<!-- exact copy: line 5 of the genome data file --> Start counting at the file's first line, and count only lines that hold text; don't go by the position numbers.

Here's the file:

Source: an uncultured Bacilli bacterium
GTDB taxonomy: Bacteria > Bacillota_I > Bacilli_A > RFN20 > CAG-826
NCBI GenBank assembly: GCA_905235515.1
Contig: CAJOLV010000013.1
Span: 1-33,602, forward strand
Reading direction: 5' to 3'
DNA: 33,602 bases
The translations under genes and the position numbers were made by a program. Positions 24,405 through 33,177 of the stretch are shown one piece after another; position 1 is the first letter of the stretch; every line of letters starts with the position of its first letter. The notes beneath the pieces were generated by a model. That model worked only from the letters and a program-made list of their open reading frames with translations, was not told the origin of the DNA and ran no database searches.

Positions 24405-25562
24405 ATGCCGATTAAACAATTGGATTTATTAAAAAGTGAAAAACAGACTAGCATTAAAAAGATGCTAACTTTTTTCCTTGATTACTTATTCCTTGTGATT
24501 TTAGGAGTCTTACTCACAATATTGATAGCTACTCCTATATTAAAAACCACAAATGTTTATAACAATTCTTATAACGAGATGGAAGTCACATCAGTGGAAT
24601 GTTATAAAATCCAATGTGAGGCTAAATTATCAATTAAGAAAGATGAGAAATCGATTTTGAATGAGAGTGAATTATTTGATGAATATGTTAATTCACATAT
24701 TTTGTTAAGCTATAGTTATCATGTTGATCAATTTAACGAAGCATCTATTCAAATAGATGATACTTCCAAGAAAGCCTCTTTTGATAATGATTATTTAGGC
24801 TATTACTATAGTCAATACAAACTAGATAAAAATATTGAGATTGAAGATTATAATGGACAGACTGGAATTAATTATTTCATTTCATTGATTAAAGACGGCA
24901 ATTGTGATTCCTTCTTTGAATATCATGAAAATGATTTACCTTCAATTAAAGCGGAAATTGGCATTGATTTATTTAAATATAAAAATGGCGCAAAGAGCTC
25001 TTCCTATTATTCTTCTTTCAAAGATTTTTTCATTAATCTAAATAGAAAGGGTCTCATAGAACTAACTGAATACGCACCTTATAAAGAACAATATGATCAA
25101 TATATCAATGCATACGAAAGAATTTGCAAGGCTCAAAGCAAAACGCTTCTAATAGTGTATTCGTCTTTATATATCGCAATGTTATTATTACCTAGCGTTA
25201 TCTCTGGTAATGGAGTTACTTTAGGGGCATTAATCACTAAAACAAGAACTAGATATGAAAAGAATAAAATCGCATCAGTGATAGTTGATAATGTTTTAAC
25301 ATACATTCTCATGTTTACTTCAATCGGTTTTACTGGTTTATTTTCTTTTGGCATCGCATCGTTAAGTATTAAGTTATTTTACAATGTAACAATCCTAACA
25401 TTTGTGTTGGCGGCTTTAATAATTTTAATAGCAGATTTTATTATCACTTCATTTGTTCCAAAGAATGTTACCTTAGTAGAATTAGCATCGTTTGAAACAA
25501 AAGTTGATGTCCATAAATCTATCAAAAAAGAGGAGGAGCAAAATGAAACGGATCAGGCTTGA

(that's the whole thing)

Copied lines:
Span: 1-33,602, forward strand